Smart WAN – A Complete Guide to WAN

Over the years it is safe to say that many people would describe the developments in technology as astounding. Arguably, to many, one of the most impressive evolutions in the field surrounds Wide Area Networks (WAN). However, what is WAN, why is it important and how does it work?

In this comprehensive blog post we explore all the above, and more, in detail.

What is a WAN?

WAN is an abbreviation, standing for Wide Area Network. It’s essentially two or more systems that are not physically connected with one another, but work as if they were.

Two or more computers connected to one another via any type of cable or by wireless connection constitute a Local Area Network (LAN). With that being said, WANs don’t generally connect just one computer to another. Instead, they often connect two or more LANs together.

The internet is often defined as the biggest WAN in the world. This is because, with other pieces of software, it allows a person in one location to transfer data or speak to another as long as they both have a working internet connection.

How do WANs work?

Setting up a LAN is simple. You can either use a pre-built program to connect the computers without wires, or you can use Ethernet cables to physically link the systems to each other.

Neither of those solutions are possible for a WAN, and as this is the case many WANs are connected by point-to-point fibre optic or copper connections that link two or more sites via a router. This is often referred to as a leased line.

The difference between a leased line and the internet primarily comes down to speed and security. A private lease line is extremely difficult to compromise and the speed at which a company can transfer large files across a leased line is much quicker in comparison to the internet. If the file is being transferred by an external program like WeTransfer, the business not only has to contend with their own bandwidth use, but also WeTransfer’s. With a private leased line if you pay for 100mbps of bandwidth that’s exactly what you get – regardless of the time of day.

Why are WANs necessary?

Today, the majority of WANs are used to connect businesses with different sites across the globe to one another securely.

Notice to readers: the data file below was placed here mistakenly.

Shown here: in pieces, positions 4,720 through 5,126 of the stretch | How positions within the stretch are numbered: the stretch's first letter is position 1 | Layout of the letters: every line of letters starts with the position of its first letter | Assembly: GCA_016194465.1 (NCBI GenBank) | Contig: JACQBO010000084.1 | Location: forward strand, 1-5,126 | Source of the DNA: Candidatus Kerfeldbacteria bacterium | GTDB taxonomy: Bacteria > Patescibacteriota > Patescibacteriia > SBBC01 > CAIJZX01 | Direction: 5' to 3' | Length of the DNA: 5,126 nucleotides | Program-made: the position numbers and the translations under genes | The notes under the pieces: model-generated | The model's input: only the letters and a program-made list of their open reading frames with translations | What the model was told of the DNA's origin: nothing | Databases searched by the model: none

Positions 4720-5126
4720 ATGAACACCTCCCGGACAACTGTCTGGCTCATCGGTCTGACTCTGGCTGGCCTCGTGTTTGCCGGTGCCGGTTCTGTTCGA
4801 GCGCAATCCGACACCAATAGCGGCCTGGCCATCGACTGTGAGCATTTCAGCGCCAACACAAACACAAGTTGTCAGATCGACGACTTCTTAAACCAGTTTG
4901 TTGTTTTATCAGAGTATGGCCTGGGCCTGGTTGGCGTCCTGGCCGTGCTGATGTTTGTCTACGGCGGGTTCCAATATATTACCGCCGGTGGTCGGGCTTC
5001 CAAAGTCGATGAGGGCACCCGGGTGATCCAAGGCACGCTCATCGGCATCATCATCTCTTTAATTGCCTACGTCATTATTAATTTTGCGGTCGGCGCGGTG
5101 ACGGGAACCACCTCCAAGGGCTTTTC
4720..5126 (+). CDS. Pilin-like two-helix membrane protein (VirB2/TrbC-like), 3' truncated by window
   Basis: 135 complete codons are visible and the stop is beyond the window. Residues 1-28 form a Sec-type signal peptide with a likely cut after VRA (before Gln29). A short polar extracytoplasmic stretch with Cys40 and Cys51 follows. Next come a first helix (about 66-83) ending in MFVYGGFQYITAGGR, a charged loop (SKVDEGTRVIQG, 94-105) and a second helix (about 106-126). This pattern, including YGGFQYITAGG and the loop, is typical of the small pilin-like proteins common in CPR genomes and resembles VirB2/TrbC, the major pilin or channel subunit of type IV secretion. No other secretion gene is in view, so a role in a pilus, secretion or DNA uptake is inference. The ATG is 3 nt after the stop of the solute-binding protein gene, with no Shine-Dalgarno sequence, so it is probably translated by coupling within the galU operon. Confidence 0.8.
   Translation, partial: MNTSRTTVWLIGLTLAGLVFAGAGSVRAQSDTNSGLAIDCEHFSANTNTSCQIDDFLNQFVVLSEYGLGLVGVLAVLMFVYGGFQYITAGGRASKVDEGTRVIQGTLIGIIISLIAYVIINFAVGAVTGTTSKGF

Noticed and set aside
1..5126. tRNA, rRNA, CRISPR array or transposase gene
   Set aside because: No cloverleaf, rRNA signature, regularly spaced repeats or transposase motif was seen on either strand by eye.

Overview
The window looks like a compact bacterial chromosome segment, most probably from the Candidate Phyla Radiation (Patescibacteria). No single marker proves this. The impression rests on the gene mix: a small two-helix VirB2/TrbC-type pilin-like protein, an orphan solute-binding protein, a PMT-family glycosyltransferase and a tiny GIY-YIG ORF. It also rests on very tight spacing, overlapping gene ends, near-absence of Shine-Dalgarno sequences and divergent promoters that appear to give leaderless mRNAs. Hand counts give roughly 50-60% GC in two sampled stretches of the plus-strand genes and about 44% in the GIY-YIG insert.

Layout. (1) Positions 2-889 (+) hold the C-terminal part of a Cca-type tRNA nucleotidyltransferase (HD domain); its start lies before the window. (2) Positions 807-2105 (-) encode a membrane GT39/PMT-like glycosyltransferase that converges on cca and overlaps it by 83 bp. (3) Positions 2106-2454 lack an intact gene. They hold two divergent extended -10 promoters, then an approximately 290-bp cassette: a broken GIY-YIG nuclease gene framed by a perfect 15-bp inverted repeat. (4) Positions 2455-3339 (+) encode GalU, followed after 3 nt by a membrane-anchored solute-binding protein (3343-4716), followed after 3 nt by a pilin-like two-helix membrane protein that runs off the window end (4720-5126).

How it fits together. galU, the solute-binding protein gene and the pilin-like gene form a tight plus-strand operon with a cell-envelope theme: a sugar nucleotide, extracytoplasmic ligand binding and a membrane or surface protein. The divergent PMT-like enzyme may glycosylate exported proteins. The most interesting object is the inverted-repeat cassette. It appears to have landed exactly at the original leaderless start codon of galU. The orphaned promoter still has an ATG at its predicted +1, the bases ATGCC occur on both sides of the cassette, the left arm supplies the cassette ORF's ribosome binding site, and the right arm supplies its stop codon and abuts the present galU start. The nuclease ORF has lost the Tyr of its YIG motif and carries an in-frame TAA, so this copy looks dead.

Previously, this mostly benefited large corporations who wanted to save money making phone calls between international offices. A WAN would, and still does, allow businesses to make international calls as if they were sitting next to one another. However, with programs like Skype, making long distance calls via WAN is no longer so much of a benefit.

In 2015, WANs are mostly beneficial for securely transferring traffic data without the need for a public or third-party application and inter-site videoconferencing. Furthermore, a business will not be charged for breaking fair-use data costs as a WAN offers unlimited usage.

Optimising WAN speeds

Ensuring that your WAN has enough bandwidth to deal with important factors when required is imperative. That is why making sure there is a system in pace to optimise WAN speeds is crucial.

This can either be managed in-house or by a third-party operator. The latter tends not only to be more financially viable, but also the smarter option because an in-house team can cost a small fortune.

When setting up your WAN connection with a third-party provider it’s important that you always have bandwidth available for what you may deem vital. For example, browsing social media websites, while commonplace, is not principle. Therefore, if a business is required to host a video conference between multiple locations, but everybody is on social networks, a company can ensure their network has bandwidth set aside.

Add to that the fact that non-vital operations, like web browsing, can be made low-priority and queued to allow high-priority file transfers or video conferences to take place without interruption and you can optimise WAN speeds to work for your business.

Ultimately, a WAN is a necessity for an increasing number of businesses who have multiple locations round the world. If you want to talk to a member of staff about switching your underperforming WAN or setting a new WAN up, contact us today.

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